Reply With Quote
Unread 07-07-2011, 08:33 PM   #8
Senior Member
 
Kaos's Avatar
 
Join Date: Aug 2006
Location: Auckland, New Zealand
Posts: 4,090

Rep: 258 Kaos is a jewel in the roughKaos is a jewel in the roughKaos is a jewel in the rough
Unique Rep: 66
Default

Quote:
Originally Posted by FrodoMom View Post
The cattle dog/border collie mix I rescued does the tail chasing thing. Should I be concerned? He also is obsessed with peculiar noises, like for instance he will start running around the house looking for cats when I stir a glass of iced tea. He knows the cats are downstairs and he's not supposed to bother them but he will bark at them and try to find them when he hears certain noises.
I think the question is how often does he tail chase, for how long, and can he be easily distracted and redirected from the behaviour. Is it something he likes to do sometimes, or is it a compulsive behaviour?

Sounds like he is fairly noise sensitive, when he starts running around in response to your noise, I would simply call him back to you and ask him to 'settle' or 'down' or 'got to mat' or whatever you prefer as a chill out cue. You can then reward the absence of a reaction with long calm strokes or quiet feeding.

Last edited by Kaos; 07-08-2011 at 06:47 AM..

Kaos is offline  
Reply With Quote
Unread 07-08-2011, 06:22 AM   #9
Senior Member
 
CurlySue's Avatar
 
Join Date: Apr 2007
Location: Hampshire, UK
Posts: 2,126

Rep: 42 CurlySue is on a distinguished road
Unique Rep: 18
Default

Just to add, that whilst I have never rescued a dog (I think Nellie needs rescuing from me ), I did once "rescue" a horse with a strangely similar problem.

He was a big lad - full Irish Draft - and had spent 10 of his 16 years shut up in a stable 23 hours a day. When he did get to go outside, it was either in a small dirt yard for an hour, or on a horse walker for an hour (vile contraptions, but no worse than a boring treadmill I suppose ).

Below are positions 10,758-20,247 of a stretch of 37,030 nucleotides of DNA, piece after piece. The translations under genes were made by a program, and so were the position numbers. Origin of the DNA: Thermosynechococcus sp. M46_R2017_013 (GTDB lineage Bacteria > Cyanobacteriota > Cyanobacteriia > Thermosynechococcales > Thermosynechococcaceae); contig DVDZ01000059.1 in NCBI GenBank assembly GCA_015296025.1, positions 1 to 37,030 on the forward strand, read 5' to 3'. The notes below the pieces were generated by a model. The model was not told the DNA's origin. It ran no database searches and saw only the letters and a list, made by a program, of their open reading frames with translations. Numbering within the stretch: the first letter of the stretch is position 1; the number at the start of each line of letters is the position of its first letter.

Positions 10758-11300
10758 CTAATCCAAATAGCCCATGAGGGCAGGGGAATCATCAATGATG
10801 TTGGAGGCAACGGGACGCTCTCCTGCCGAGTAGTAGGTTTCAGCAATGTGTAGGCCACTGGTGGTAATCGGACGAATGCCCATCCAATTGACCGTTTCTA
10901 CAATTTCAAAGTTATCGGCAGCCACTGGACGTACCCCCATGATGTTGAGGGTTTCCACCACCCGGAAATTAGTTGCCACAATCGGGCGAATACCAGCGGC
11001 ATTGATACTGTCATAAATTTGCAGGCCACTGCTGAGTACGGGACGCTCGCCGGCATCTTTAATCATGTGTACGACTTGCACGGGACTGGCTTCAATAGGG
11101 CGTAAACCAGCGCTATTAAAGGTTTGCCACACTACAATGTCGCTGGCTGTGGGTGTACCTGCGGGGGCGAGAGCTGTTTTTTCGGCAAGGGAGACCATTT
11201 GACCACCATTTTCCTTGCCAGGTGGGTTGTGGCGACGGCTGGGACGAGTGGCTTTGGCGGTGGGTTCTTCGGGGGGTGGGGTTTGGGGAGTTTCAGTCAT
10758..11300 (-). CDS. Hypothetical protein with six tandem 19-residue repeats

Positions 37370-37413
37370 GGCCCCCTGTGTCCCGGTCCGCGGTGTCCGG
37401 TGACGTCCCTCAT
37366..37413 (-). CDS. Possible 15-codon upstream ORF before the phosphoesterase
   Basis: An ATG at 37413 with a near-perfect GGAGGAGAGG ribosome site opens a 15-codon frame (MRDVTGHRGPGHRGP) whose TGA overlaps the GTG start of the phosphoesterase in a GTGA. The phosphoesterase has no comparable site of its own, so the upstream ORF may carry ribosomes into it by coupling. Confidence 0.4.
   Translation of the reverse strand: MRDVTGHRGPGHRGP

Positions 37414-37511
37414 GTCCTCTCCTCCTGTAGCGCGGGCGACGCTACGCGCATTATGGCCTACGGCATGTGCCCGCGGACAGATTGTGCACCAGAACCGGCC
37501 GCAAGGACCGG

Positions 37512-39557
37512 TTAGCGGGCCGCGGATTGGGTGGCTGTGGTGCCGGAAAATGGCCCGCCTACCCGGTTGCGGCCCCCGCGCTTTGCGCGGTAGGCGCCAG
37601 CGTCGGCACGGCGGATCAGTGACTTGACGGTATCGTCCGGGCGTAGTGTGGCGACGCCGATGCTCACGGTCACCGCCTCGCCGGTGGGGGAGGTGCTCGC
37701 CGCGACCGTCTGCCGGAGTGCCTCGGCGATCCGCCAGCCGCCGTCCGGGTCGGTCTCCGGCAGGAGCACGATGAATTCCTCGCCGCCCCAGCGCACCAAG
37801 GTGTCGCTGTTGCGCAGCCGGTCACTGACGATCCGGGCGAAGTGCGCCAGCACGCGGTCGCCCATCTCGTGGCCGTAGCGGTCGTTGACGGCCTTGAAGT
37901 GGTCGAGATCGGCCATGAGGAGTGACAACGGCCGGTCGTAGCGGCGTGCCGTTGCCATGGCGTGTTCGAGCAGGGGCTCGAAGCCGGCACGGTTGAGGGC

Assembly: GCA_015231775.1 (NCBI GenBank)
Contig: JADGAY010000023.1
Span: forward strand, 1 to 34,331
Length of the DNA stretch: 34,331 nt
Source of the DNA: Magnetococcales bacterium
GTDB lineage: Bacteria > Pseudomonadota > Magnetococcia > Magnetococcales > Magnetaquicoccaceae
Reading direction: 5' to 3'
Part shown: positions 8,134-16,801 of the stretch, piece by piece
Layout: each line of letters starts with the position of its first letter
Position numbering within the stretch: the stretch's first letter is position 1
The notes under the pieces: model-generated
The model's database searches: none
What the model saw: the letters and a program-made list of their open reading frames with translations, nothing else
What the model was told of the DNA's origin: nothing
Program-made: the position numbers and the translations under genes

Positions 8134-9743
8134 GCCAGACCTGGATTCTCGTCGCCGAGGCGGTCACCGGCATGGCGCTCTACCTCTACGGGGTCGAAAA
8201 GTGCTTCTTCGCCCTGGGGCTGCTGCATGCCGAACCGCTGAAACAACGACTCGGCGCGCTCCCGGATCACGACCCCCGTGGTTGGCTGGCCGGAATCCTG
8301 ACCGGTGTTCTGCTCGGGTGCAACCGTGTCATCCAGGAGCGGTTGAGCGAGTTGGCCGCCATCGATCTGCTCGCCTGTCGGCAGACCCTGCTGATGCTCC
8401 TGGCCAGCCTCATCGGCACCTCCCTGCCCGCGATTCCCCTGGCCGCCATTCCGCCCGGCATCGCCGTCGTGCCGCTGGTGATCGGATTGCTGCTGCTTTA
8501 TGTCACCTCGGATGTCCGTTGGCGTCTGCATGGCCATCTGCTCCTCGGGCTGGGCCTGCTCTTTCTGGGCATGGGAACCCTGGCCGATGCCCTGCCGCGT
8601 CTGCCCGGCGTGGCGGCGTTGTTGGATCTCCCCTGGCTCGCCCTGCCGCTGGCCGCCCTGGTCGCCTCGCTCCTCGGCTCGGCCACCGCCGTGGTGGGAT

He came to me with worn teeth from cribbing in his stable, and an odd variety of wind-sucking, but the oddest manifestation of the poor animal's distress was when I turned him out every day in a lovely big, grassy, sunny field. He would take up a perfect 15 metre circle, at one edge of the field, and endlessly walk around his chosen circle - sometimes for up to 7 hours - until someone went to get him.

Clearly this dacshund is no horse (??) but the point I wanted to make was that with a new and stimulating environment, with slow introduction to what a normal horsey existence SHOULD be, and lots of care and exercise, his circling episodes became shorter and shorter until he stopped altogether.

With the training tips already offered, the little daxy's spinning habit will hopefully die away....perhaps not 100%, depending on how old it is now, but there is hope for all those poor damaged creatures out there when they are introduced to a "normal" lifestyle......
__________________

CurlySue is offline CurlySue's Gallery  
Reply With Quote
Unread 07-08-2011, 10:26 AM   #10
Senior Member
 
FrodoMom's Avatar
 
Join Date: Jun 2011
Posts: 1,136

Rep: 17 FrodoMom is on a distinguished road
Unique Rep: 4
Default

Quote:
Originally Posted by Kaos View Post
I think the question is how often does he tail chase, for how long, and can he be easily distracted and redirected from the behaviour. Is it something he likes to do sometimes, or is it a compulsive behaviour?

Sounds like he is fairly noise sensitive, when he starts running around in response to your noise, I would simply call him back to you and ask him to 'settle' or 'down' or 'got to mat' or whatever you prefer as a chill out cue. You can then reward the absence of a reaction with long calm strokes or quiet feeding.

I tried some calming techniques and got Frodo to be calm when I operated the coffee grinder and paper shredder, so it DOES work, but takes a long time and some patience. We haven't achieved calmness with the vacuum cleaner yet, so my house is dirty!

FrodoMom is offline FrodoMom's Gallery  
Reply With Quote
Reply


Currently Active Users Viewing This Thread: 1 (0 members and 1 guests)
 
Thread Tools

Posting Rules
You may not post new threads
You may not post replies
You may not post attachments
You may not edit your posts

BB code is On
Smilies are On
[IMG] code is On
HTML code is Off
Trackbacks are On
Pingbacks are On
Refbacks are On



All times are GMT -4. The time now is 07:49 AM.

Shogun Interactive Development Copyright 2006-2010 Shogun Interactive Development. All rights reserved.